The North loses the battle of Antietam, which denies Lincoln the victory he needs to make the abolition of slavery a central goal of the war between the states. This allows the south to keep the moral authority enough to swing Britain and France in on the confederate side. Gettysberg is lost. The South wins the war, destroys the north, and the United States of America ceases to exist, transforming into The Confederate States of America.
This is the plotline of the film C.S.A: The Confederate States of America. The film is a fictional documentary, purported to be a British film at first not allowed to be shown in the C.S.A. The film is presented as if it is being shown on CSA television, complete with fake advertisements aimed at a Confederate, slave-owning, audience. Products (some of which actually existed at one time) like “Sambo Oil,” “Darkie Toothpaste”, a COPS-like show about Runaway slaves called, appropriately enough, Runaway.
In this disturbing alternate history, Harriet Tubman attempted to sneak Abraham Lincoln into Canada and was hung for her trouble, as Lincoln was at first imprisoned, and then eventually exiled. Dying in 1905. Jefferson Davis ignores Robert E. Lee’s pleas for emancipation, and returns the practice of slavery to the north (at the supposed suggestion of his own slave), Frederick Douglass flees to Canada and leads the “Red Canadian” protest against slavery in the former U.S. Chinese immigrants are wrapped into the slavery program as they come to mine gold and build railroads. The CSA becomes involved in a decades-long war as they try to subjugate south America, instituting Jim Crow laws against Hispanics even if they do not enslave them. The CSA even enters WW2 on the side of Nazi Germany, though they do try to persuade Hitler just to make slaves of the Jews instead of exterminating them.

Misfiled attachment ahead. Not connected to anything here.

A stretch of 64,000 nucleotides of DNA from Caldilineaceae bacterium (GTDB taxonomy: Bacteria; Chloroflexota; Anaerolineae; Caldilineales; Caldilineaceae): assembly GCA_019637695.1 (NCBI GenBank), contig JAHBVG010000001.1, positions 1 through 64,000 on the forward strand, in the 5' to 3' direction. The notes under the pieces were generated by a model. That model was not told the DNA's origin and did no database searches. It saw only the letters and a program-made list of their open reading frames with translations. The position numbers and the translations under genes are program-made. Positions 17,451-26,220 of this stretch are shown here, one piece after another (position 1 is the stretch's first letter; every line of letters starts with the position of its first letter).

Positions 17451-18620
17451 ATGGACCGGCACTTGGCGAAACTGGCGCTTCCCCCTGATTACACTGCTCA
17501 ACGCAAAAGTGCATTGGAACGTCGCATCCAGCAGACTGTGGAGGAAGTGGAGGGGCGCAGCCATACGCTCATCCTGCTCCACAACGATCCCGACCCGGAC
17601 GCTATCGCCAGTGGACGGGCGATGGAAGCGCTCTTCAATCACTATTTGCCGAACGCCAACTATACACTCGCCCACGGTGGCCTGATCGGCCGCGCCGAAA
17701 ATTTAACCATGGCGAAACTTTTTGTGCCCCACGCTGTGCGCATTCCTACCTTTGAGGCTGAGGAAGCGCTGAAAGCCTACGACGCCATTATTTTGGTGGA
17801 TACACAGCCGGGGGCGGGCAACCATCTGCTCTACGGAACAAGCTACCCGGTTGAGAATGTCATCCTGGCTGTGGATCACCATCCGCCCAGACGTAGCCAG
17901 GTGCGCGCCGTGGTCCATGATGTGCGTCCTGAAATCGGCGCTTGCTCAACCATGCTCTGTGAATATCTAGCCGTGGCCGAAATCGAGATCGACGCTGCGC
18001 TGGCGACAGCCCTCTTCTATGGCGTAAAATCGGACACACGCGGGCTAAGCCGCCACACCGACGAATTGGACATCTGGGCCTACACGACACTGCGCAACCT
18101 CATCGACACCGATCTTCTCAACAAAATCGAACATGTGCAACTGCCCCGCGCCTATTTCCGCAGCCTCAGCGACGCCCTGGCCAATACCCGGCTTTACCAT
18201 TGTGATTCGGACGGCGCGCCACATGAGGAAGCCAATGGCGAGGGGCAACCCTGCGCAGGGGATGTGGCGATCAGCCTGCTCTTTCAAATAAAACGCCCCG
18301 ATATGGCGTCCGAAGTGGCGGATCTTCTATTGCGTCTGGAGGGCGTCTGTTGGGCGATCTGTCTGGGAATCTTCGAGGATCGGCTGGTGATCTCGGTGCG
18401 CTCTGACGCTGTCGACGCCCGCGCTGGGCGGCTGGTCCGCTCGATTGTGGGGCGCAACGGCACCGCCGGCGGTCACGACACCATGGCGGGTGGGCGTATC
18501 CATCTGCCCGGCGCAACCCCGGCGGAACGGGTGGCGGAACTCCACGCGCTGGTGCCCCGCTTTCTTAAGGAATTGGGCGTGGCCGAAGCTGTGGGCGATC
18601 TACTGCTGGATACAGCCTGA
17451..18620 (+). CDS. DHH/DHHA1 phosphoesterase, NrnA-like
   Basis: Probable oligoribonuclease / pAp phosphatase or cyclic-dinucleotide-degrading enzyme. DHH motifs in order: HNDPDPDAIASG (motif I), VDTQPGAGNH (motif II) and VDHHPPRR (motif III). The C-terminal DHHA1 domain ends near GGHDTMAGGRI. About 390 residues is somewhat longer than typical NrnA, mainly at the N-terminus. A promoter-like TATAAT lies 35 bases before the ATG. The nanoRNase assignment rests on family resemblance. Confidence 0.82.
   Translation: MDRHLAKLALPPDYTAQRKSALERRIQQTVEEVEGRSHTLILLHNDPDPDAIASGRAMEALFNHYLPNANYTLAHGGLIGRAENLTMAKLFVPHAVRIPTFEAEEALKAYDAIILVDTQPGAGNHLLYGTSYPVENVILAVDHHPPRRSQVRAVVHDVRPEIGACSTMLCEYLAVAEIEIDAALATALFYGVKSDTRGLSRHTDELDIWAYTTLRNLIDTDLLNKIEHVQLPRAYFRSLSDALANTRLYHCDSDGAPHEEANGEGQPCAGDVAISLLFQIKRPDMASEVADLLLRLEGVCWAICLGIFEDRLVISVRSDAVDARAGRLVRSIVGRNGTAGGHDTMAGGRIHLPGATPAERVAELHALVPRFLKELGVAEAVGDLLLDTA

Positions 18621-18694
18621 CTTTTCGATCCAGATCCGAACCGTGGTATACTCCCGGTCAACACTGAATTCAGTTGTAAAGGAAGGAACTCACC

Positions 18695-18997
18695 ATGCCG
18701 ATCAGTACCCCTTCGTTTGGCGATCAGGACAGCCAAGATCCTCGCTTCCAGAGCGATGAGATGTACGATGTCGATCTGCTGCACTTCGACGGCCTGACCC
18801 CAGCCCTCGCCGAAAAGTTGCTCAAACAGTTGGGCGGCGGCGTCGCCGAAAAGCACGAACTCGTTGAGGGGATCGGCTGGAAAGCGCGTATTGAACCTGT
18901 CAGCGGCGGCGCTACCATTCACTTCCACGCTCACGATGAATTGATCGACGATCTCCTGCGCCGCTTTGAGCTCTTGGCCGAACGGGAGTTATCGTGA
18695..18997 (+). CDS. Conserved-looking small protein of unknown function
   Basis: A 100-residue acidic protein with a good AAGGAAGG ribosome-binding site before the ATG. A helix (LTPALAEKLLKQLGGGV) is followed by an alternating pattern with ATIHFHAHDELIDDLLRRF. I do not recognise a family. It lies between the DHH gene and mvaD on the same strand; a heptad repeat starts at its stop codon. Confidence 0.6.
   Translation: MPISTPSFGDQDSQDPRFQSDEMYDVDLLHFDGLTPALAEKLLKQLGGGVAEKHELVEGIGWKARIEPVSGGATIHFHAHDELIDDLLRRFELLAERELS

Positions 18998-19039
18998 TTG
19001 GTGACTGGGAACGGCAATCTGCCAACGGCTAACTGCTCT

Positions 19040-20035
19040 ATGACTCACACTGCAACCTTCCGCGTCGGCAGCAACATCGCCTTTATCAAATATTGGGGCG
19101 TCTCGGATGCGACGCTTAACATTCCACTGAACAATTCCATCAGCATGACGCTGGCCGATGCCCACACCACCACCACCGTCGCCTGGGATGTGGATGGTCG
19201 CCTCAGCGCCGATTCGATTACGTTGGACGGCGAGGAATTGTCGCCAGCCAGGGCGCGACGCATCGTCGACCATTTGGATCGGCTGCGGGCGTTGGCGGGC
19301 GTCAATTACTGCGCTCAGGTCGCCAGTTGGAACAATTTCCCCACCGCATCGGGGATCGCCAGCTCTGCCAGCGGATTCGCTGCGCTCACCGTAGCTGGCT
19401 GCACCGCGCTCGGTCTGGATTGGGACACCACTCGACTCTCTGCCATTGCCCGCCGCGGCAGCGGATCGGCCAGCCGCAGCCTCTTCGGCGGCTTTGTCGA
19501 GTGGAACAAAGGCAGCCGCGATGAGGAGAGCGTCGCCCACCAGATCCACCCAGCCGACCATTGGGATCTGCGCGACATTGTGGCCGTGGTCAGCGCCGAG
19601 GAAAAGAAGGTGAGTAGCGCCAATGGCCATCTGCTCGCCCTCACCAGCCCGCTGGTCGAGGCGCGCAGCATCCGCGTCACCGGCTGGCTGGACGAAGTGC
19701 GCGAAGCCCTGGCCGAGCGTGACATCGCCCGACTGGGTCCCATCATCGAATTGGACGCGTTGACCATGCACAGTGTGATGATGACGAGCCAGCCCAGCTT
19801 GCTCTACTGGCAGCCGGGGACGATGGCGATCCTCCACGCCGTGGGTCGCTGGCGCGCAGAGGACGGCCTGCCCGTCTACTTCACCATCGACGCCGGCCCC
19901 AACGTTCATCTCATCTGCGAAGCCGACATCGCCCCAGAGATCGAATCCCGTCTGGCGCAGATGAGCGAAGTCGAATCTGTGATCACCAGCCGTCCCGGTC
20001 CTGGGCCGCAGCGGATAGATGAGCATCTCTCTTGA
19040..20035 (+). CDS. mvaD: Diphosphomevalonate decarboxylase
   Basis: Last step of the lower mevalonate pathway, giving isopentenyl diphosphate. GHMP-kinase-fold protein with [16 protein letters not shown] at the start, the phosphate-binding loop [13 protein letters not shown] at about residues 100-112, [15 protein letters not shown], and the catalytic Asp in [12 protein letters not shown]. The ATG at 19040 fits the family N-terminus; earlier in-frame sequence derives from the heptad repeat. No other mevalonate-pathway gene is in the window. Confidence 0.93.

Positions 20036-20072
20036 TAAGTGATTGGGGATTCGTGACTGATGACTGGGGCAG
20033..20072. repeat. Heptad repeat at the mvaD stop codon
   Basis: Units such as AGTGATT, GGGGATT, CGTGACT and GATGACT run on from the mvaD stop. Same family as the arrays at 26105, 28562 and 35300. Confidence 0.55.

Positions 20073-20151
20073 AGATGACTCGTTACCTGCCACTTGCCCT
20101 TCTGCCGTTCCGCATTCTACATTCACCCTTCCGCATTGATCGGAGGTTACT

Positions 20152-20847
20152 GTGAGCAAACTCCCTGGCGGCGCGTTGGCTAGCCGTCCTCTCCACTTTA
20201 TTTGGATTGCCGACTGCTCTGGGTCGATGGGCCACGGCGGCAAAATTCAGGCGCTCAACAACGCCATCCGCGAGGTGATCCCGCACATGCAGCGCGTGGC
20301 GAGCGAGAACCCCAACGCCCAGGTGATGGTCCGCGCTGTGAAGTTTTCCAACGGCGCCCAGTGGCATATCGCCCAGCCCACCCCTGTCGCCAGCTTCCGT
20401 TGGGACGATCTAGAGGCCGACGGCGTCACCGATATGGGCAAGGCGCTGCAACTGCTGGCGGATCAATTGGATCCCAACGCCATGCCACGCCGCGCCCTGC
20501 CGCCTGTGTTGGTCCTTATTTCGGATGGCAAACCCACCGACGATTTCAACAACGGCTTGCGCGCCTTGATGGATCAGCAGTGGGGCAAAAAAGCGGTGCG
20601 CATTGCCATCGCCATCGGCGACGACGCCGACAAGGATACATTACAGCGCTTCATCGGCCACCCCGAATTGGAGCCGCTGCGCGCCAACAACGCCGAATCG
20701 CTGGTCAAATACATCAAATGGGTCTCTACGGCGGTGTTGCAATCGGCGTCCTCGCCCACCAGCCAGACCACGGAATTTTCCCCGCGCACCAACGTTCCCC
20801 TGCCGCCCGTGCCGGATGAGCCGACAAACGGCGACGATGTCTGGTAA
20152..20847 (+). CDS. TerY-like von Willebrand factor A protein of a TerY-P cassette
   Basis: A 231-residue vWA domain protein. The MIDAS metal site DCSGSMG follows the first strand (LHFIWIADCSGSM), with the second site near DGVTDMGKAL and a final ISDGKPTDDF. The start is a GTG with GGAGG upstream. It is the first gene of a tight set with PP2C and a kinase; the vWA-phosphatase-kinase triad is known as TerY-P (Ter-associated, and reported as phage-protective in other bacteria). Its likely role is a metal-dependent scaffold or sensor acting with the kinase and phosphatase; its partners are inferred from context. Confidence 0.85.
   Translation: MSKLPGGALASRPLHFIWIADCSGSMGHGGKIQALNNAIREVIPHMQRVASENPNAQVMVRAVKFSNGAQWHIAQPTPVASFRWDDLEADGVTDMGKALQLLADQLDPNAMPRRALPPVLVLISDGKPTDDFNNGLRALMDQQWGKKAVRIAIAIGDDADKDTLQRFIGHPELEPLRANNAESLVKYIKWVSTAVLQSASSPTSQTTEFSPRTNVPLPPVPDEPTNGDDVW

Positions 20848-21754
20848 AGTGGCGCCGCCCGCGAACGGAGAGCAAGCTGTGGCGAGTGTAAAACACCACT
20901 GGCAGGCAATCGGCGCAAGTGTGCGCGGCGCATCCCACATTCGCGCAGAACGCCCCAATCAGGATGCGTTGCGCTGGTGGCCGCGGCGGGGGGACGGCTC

In short, this is a ghastly vision of a history in which U.S. Cultural development is stunted and Canada takes the US’s place in world popular culture. Slavery still exists in the modern day. It is all presented as if it’s a Ken Burns documentary. Some of this works really well, especially the parts that are interviews with history scholars and archived footage. The parts that are reproductions of supposed cultural works, such as plays and 1940’s movies, are the real weaknesses, so poorly written and performed as to breakbelievability a little. This is a forgivable sin, however, as it may be part of the point.
This film is fascinating, revealing a world that might have been. I’m not sure if all parts of the history hold up, but it certainly seems plausible. It’s also a helpful reminder of how some attitudes can become ingrained in a culture. Any history buff, anyone interested in how diversity issues can play out in a culture, should see this film, and shudder at a world that could have existed.
CSA is available on DVD, and often replays on IFC. It was produced by Spike Lee and directed by Kevin Wilmott.